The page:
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@fiesty76

Thank you, Trixie. Nothing but "you'll just have to learn to live with it" was given by the surgical oncologist. Hard to believe but true.

Jump to this post

@fiesty76
A word about surgeons in general — I have found them to be like other specialists in that you can't ask them about anything but their specialty (a specific kind of surgery), and don't even hint that perhaps there was a problem with their work. That being said, in my area, everything seems to be targeted to specialties. For example, one can't go to a rheumatologist for (in my case) Trigger Thumb and hand arthritis. I was sent to a hand specialist/surgeon. Can't go to the rheumatologist for arthritis in my spine… was sent to a spine specialist/surgeon… and neither specialist chooses to talk about exercises which may be helpful: for those, you must be referred to a physical therapist. Vascular specialists may or may not have in-depth knowledge of lymphedema treatment. My dentist now just works on cavities… no extractions or gum health issues. For these, you go to a dental surgeon and to a periodontist (who also does the implant, if you have an extraction by the dental surgeon….). The oncologist simply suggests other specialists. Have nerve damage from the chemo? Go see a neurologist (who knows nothing about chemo damage). Have lung or heart issues from the targeted therapy? See a pulmonologist or cardiologist (who know nothing about targeted therapy). Having trouble with the hormone therapy? See an endocrinologist… etc.

And who is left to try to pull all this together into a comprehensive plan? One's poor PCP who isn't trained in the fine points of all these specialties and is trying his/her best to get us to equilibrium.

Considering the increased rates of cancer nationwide, every regional hospital needs specialists who are well-versed in oncology issues… and that's not happening. God help the patients with poor health insurance!

REPLY

Yes, Elizm, our 21st century has brought about a maze of medical specialists that makes an oldie like me yearn for those days when our doctor wasn't just our primary doc, he/she was our Only doc. who actually conducted hands on exams and picked up his phone to personally refer us to a specific specialist if needed.

OTOH, there is much more knowledge now and more available treatments that didn't exist before. The trick as a patient is learning how best to navigate the maze as we advocate for ourselves, continue learning and keep our teams informed of all that is happening with us.

After researching and reading wonderful patient forum responses to my orig. question, I condensed the shared info into a page to carry with me to my next doc. apptmn't. One side of pocket folder contains the "What about this?" possible treatments page; the other pocket the numerous pages of printed out material. Will have an annual with my PCP in January and hope this will get the attention of the pcp for additional help.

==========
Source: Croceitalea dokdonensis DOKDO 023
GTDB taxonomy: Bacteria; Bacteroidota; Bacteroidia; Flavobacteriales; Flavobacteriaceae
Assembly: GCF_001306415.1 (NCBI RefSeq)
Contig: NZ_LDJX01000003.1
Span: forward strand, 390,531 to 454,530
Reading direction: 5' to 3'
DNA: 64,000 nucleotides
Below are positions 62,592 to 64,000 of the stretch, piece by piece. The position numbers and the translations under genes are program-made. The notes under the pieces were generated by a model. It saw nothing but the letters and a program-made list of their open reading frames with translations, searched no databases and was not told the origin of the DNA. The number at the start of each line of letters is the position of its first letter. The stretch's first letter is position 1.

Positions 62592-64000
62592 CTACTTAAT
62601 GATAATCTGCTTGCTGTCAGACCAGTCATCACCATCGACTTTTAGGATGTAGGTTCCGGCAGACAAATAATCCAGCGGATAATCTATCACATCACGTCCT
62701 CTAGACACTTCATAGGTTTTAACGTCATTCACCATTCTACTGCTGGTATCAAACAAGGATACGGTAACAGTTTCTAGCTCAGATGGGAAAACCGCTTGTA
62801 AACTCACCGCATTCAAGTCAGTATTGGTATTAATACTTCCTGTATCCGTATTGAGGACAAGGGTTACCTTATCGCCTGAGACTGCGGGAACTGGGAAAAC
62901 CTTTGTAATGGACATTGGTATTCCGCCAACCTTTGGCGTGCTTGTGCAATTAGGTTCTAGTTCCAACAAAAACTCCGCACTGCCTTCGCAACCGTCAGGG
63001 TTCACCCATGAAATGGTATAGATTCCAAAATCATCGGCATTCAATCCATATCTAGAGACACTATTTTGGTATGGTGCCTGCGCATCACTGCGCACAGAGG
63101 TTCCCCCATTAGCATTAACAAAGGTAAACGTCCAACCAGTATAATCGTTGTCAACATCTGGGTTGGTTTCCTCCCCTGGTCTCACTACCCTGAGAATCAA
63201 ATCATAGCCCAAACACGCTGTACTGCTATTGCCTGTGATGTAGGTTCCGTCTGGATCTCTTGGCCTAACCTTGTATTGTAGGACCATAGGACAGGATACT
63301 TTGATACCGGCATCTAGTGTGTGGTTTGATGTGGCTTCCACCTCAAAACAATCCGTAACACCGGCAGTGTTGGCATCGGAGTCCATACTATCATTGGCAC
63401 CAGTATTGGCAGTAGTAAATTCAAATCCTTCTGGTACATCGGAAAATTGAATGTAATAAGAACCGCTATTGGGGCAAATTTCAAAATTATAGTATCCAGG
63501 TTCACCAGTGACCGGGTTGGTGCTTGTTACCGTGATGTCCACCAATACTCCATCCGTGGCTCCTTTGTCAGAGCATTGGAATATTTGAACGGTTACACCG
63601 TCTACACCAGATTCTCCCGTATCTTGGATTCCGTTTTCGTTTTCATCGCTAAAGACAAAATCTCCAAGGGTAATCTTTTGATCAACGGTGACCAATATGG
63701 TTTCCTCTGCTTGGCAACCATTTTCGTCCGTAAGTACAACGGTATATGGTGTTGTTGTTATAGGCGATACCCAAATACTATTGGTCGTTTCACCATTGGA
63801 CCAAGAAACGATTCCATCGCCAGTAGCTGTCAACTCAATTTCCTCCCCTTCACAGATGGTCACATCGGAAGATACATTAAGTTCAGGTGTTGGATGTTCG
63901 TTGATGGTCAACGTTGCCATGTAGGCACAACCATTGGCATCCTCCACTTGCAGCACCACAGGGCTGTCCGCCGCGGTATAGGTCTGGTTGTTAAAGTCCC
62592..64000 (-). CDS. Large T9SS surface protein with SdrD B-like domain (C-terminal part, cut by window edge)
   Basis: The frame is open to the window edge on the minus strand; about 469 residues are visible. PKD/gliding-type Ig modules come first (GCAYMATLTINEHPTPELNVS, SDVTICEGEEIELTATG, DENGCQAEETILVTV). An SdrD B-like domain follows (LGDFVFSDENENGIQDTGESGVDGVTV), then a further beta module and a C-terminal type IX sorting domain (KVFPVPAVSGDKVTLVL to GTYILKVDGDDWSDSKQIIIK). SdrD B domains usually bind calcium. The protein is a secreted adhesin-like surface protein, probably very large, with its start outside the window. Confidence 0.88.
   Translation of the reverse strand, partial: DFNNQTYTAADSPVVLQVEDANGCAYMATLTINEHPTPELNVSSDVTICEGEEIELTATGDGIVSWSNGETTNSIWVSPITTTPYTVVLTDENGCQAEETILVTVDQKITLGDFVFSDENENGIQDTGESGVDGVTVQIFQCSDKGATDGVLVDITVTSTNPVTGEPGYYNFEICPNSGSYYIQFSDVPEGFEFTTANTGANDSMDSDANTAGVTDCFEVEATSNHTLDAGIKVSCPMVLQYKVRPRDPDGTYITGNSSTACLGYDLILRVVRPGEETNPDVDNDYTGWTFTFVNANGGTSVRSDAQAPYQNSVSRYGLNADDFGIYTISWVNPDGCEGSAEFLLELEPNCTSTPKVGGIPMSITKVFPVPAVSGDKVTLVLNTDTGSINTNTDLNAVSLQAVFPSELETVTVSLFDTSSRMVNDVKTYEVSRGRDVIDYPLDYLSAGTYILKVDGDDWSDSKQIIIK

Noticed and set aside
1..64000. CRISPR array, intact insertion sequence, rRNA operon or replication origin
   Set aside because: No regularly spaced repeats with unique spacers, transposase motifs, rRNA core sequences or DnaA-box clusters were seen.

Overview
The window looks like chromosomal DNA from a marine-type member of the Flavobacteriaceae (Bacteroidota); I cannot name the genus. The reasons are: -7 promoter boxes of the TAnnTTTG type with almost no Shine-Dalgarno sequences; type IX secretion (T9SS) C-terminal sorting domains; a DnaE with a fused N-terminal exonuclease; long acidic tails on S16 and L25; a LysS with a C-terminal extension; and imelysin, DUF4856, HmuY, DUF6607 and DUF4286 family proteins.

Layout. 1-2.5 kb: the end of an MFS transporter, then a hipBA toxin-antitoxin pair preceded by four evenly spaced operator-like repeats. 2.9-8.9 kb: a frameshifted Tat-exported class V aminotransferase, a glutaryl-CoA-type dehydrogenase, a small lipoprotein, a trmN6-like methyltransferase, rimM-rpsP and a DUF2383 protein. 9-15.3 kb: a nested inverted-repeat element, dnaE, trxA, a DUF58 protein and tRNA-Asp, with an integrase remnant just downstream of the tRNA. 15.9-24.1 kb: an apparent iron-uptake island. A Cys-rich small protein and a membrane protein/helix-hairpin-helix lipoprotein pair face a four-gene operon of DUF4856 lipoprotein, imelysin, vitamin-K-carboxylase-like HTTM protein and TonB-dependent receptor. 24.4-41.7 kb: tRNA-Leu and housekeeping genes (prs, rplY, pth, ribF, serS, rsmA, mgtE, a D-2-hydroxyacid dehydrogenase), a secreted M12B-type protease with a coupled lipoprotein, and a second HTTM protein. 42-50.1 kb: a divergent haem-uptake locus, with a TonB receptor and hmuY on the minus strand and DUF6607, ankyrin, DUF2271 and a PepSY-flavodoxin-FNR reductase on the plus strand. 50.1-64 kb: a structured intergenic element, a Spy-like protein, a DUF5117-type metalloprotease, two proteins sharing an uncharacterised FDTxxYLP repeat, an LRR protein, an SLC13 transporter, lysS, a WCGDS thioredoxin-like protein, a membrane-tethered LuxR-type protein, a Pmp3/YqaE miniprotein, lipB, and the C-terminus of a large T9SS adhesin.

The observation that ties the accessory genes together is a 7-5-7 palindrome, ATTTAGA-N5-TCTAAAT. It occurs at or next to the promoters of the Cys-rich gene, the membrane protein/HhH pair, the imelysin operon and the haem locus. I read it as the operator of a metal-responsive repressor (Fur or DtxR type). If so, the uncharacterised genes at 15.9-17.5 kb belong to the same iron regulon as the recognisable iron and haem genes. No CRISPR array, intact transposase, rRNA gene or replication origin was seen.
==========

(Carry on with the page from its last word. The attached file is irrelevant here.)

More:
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@elizm

@fiesty76
A word about surgeons in general — I have found them to be like other specialists in that you can't ask them about anything but their specialty (a specific kind of surgery), and don't even hint that perhaps there was a problem with their work. That being said, in my area, everything seems to be targeted to specialties. For example, one can't go to a rheumatologist for (in my case) Trigger Thumb and hand arthritis. I was sent to a hand specialist/surgeon. Can't go to the rheumatologist for arthritis in my spine… was sent to a spine specialist/surgeon… and neither specialist chooses to talk about exercises which may be helpful: for those, you must be referred to a physical therapist. Vascular specialists may or may not have in-depth knowledge of lymphedema treatment. My dentist now just works on cavities… no extractions or gum health issues. For these, you go to a dental surgeon and to a periodontist (who also does the implant, if you have an extraction by the dental surgeon….). The oncologist simply suggests other specialists. Have nerve damage from the chemo? Go see a neurologist (who knows nothing about chemo damage). Have lung or heart issues from the targeted therapy? See a pulmonologist or cardiologist (who know nothing about targeted therapy). Having trouble with the hormone therapy? See an endocrinologist… etc.

And who is left to try to pull all this together into a comprehensive plan? One's poor PCP who isn't trained in the fine points of all these specialties and is trying his/her best to get us to equilibrium.

Considering the increased rates of cancer nationwide, every regional hospital needs specialists who are well-versed in oncology issues… and that's not happening. God help the patients with poor health insurance!

Jump to this post

You might have luck with a pain management doc. I have one who regularly impressed me with the breadth of his knowledge.